Evoenergy to trial ACT virtual power plant, tapping customer solar, batteries and EVs

A trial of an online marketplace that will allow residential rooftop solar systems and other distributed energy assets to act as a virtual power plant in the Canberra electricity market has won the backing of the Australian Renewable Energy Agency.

ACT network operator Evoenergy said on Thursday that it had received $2.05 million in funding from ARENA to research and test potential market platforms to support Canberra’s rapidly changing energy market.

Evoenergy said it would work alongside Schneider Electric, GreenSync, and Withywindle to explore how distributed energy resources (DER) – rooftop solar, home batteries, electric vehicles, and so on – affected the electricity network, and how they could be used to their full potential.

“Over the past 10 years we have seen a dramatic increase in the number of distributed energy resources in our network which has changed the way energy flows between homes and businesses,” said Evoenergy acting general manager Fiona Wright.

“This project is exciting because it will give us a better understanding of how we can unlock the potential of distributed energy resources in an increasingly decentralised grid,” Wright said.

“We see a future where the role of the network changes to providing a more proactive and flexible platform based approach to balancing electricity demand and supply, rather than building more poles and wires which is the common solution in a traditional network.”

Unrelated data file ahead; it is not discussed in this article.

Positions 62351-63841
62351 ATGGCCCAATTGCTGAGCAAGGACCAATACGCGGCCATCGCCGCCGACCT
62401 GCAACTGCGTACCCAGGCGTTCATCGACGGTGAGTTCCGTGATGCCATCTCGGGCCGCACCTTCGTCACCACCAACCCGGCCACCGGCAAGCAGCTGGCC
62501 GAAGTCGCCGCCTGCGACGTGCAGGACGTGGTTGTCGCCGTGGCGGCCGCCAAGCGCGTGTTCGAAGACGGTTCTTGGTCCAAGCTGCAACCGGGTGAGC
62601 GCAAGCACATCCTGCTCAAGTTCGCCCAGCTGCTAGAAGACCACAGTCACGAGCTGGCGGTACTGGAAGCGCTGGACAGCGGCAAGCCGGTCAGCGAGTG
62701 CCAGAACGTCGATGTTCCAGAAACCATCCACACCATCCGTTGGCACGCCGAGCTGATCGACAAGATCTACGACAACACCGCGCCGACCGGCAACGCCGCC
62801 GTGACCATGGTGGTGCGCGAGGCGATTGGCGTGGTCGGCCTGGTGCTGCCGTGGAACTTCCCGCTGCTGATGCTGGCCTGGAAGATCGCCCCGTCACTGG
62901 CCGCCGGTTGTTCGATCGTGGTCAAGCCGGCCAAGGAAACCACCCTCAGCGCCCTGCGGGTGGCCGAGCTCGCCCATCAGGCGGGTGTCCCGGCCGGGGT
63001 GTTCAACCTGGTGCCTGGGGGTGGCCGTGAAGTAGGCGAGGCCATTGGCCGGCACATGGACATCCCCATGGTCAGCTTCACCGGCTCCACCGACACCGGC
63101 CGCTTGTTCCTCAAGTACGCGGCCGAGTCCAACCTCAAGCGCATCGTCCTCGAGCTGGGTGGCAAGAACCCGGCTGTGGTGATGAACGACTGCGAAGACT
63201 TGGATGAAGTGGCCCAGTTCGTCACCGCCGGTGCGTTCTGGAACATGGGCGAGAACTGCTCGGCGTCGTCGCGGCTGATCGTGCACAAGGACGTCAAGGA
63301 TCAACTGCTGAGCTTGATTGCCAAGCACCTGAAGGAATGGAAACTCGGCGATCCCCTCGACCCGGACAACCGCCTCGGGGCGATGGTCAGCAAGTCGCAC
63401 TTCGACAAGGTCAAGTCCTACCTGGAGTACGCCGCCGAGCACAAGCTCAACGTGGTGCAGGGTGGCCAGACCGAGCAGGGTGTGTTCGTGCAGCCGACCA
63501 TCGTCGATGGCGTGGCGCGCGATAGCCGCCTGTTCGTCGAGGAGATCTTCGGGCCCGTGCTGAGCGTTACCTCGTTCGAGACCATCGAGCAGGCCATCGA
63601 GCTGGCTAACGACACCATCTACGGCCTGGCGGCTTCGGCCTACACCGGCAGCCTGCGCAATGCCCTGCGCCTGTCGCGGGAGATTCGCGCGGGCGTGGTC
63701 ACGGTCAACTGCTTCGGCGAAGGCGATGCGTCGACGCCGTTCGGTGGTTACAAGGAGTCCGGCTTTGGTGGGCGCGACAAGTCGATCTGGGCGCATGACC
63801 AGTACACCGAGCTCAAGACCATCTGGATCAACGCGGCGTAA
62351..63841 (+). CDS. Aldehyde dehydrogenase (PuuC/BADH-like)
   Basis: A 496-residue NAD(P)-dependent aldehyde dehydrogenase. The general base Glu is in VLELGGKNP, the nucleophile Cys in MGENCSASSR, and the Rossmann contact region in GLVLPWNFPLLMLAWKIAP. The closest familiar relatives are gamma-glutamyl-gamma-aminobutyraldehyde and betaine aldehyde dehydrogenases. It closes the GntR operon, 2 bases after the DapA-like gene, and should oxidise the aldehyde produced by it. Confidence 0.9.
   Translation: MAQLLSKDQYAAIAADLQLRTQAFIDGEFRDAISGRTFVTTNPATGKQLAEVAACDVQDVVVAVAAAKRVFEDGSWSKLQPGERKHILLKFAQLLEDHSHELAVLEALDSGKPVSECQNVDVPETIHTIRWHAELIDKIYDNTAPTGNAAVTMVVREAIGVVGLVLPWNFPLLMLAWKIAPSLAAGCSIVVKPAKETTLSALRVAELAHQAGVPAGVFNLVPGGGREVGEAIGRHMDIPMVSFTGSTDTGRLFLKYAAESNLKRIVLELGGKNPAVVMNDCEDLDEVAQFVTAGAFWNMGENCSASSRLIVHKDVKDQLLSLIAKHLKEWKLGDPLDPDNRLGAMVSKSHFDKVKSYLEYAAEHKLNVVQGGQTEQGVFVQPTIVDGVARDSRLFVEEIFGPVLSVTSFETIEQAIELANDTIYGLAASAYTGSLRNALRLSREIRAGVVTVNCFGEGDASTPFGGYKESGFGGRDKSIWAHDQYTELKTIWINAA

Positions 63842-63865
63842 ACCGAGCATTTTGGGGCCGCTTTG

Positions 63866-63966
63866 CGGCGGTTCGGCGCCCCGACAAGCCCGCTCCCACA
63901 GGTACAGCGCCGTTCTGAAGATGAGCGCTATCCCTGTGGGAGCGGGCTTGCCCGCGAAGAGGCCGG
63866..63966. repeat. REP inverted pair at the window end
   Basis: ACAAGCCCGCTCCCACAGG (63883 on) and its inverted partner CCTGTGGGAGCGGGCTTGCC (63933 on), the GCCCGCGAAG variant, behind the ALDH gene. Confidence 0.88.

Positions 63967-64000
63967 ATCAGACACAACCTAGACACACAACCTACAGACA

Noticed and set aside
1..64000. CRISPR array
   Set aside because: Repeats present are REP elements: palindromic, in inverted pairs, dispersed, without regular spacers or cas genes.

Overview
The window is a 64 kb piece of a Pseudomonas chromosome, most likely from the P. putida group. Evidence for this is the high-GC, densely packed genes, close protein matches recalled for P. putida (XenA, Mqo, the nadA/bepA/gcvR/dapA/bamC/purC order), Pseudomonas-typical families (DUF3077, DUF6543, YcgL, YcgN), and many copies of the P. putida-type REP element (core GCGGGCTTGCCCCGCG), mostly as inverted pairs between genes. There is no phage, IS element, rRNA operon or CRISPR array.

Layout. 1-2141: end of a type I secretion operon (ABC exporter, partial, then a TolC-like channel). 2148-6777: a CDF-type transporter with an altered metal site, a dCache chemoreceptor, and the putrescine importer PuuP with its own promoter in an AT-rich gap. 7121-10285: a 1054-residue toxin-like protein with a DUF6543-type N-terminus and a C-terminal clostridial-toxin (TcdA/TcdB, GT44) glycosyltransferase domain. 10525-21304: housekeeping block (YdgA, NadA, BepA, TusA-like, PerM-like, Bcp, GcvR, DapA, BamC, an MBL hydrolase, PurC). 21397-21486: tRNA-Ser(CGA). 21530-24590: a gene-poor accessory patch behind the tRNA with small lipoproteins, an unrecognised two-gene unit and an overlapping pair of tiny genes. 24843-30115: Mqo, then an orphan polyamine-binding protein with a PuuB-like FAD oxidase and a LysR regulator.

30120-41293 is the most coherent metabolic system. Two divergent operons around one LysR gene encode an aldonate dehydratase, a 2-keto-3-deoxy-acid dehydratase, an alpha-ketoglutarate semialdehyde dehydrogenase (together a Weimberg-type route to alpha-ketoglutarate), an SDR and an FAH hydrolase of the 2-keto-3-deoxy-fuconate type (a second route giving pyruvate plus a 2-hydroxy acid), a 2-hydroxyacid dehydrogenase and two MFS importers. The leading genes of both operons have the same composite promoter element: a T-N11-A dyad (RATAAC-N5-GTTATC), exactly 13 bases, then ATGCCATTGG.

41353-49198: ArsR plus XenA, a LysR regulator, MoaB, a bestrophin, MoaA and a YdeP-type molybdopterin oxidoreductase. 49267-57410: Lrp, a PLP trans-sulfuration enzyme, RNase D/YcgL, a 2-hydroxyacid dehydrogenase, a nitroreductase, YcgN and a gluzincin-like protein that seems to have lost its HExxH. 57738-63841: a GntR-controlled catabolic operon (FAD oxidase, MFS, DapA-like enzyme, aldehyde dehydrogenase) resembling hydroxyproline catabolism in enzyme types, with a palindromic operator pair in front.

Essentially, the 18-moth trial will integrate Evoenergy’s existing operating systems with GreenSync’s Decentralised Energy Exchange (deX) platform and enrol DER assets into a simulated virtual power plant.

The deX will provide the key tools for the VPP – including the ability to contract DER services to manage network constraints, to deliver more benefits for customers from their behind-the-meter assets, and export more energy at times of low network congestion.

Schneider Electric will bring its energy management and automation expertise to the trial, while Withywindle is taking part as the knowledge sharing partner.

“With Canberra’s ambitious renewable energy targets driving the uptake of solar and electric vehicles, this is an ideal network environment … to demonstrate the growing capabilities of smart energy technology where customer-owned energy resources can be part of a network solution,” said GreenSync CEO Phil Blythe.

“Evoenergy’s trial will help to maximise the amount of distributed energy that the network can accommodate, while maintaining the stability of the system,” said ARENA CEO Darren Miller in a separate statement on Thursday.

“This project will utilise two leading industry platforms to demonstrate a coordinated approach to DER management.”

Schneider Electric vice president Simon Mouat said the management of DER would be “a critical part” of Australia’s future energy system.

“As a global business we are excited to work with Evoenergy in one of the most advanced electricity networks in Australia to define the optimal management of DER and maximise the network’s performance,” Mouat said.

Trials and simulations of virtual power plants that tap Australia’s vast rooftop solar resource – and its growing number of battery storage systems and electric vehicles – are cropping up around Australia, as market players wrap their minds around the changing shape of the Australian grid.

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